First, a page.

•2017 • Bronze • Patina – Gold/Green • Height 29”, Width 10”, Depth 14″ • 36 lbs.

Series of 24

Price upon request

This piece was modeled using a photograph of a seven foot NBA player, Dirk Nowitzki of the Dallas Mavericks, executing what is known as the fadeaway shot. This is a maneuver that is extremely difficult to defend against, particularly  “outside the paint”, when executed by a very tall person.

“Free Kick”

Free Kick Statue
Free Kick Statue
Free Kick Statue

• 2014 • Bronze • Patina – Golden Brow • Height 13”, Width 6.5”, Depth 10″ • 21 lbs.

Series of 18

Price upon request

This soccer theme was inspired by a photograph of David Beckham in the act of taking a kick so named.

“Possible Completion”

Football Player 3 Football Players Football Players Statue

• 2011 • Bronze • Tint – Brown/black • Height 20”, Length “26”, Width 12” • 58 lbs •

Series of 18

Price upon request

This piece depicts a story involving energy and uncertain outcome. While the particulars obtain exclusively to the game we Americans call football, the dynamics of the impending collision are clear .

Here is a situation involving a tight end and a defensive back. The larger of the two is the tight end and, as a lineman, wears thigh and knee pads and high top shoes. He is about ten yards past the line of scrimmage and has broken his intended pattern to reach back for an under-thrown or, possibly, tipped ball. He is in an awkward and vulnerable position.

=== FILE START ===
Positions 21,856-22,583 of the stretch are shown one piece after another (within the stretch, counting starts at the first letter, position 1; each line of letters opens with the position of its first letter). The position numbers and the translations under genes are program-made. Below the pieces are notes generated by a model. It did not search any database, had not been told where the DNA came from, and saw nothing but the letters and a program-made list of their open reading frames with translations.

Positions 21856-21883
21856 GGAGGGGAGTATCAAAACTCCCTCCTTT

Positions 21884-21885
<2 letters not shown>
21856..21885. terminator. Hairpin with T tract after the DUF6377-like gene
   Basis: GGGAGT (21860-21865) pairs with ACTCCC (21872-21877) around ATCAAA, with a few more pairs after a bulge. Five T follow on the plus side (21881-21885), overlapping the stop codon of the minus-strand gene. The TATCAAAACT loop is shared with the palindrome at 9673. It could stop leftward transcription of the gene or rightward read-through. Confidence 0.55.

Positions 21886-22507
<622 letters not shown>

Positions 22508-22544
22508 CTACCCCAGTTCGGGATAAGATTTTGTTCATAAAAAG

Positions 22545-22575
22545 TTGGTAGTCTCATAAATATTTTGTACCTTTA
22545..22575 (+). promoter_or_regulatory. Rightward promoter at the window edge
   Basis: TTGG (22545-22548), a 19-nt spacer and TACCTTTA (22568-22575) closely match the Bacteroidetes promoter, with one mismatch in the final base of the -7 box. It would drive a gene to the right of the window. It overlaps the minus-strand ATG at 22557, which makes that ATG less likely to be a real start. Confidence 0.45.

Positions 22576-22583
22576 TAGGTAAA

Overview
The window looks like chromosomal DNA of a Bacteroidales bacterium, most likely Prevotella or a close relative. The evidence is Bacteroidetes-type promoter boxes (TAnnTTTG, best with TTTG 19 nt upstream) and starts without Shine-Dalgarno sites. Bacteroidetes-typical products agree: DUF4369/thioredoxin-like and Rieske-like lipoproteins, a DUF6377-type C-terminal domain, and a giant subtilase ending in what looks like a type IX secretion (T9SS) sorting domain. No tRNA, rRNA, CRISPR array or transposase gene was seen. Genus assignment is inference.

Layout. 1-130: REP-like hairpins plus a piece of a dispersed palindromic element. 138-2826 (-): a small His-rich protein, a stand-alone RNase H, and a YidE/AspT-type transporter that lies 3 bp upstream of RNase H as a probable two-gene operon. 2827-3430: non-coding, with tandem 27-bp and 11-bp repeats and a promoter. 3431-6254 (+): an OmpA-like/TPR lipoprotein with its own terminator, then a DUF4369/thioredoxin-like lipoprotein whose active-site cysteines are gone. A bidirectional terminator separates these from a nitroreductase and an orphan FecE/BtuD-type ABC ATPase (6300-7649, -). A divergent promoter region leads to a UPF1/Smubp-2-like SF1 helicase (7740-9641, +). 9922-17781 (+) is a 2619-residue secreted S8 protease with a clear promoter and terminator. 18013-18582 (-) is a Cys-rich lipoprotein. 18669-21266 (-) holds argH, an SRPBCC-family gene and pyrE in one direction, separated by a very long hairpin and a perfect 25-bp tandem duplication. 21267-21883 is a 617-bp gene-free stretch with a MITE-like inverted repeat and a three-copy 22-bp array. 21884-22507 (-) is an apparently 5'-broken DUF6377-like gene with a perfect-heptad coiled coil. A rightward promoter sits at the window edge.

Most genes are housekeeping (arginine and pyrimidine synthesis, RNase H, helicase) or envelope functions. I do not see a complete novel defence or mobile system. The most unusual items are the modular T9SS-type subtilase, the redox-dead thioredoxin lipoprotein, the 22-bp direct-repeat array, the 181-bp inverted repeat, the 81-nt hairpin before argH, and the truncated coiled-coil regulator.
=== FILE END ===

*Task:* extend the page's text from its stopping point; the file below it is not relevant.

The slightly smaller and faster defensive back wears no thigh pads. The back also has low cut shoes and has cut his pants off above the knee, all intended to increase mobility. He has developed considerable momentum and he’s delighted to see the tight ends’ dilemma.

The upcoming collision will most certainly cause the tight end some discomfort. The question is whether he will be able to hold onto the ball.

“Open Field”

Football Player Statue Man Football Player

• 2009 • Bronze • Tint – Brown/bronze • Height 13”, Length 5”, Width 5” • 26 lbs.

Series of 12

Price upon request

This piece was modeled using a newspaper photograph taken in the fall of 2008 featuring former Dallas Cowboy and Arizona Cardinal running back Emmitt Smith.

Emmitt is seen here running to daylight, presenting the defensive back or linebacker with the challenge of determining which way he is going to break, clearly not an easy task and one of the reasons he became a member of the NFL Hall of Fame.

“Clear Shot”

Clear Shot Statue Clear-Shot1

• 2015 • Bronze • Patina – Red/Brown or Color Wash • Height 16”, Width 14, Depth .5 to 1.0” • 14 lbs.

Series of 24

Price upon request

During the summer of 2014 a friend suggested I do a lacrosse piece and helpfully provided a great action photograph. Since we were in a four month rental in New Canaan, CT and I was without my usual materials for a traditional, three dimensional sculpture, I improvised. Thus, a bas relief was born, utilizing a piece of  wallboard found in the basement and the modeling clay I always have on hand. The process was intriguing as it merged the two dimensional restrictions and perspective distortions of a painting with the raised sculpted relief.  The action subject matter was exciting enough to encourage me to produce the full figure American Indian lacrosse piece, “Warrior Game”

In the Bronzart Foundry in Sarasota, where I do most of my casting, we did one copy with a traditional monotone patina and tried another with a color wash. The two pieces are shown here for comparison. As with all other bronzes, the color and finish can be selected to personal taste.

The photographs of my sculpture were done by Bonnie Greenberg of West Palm Beach.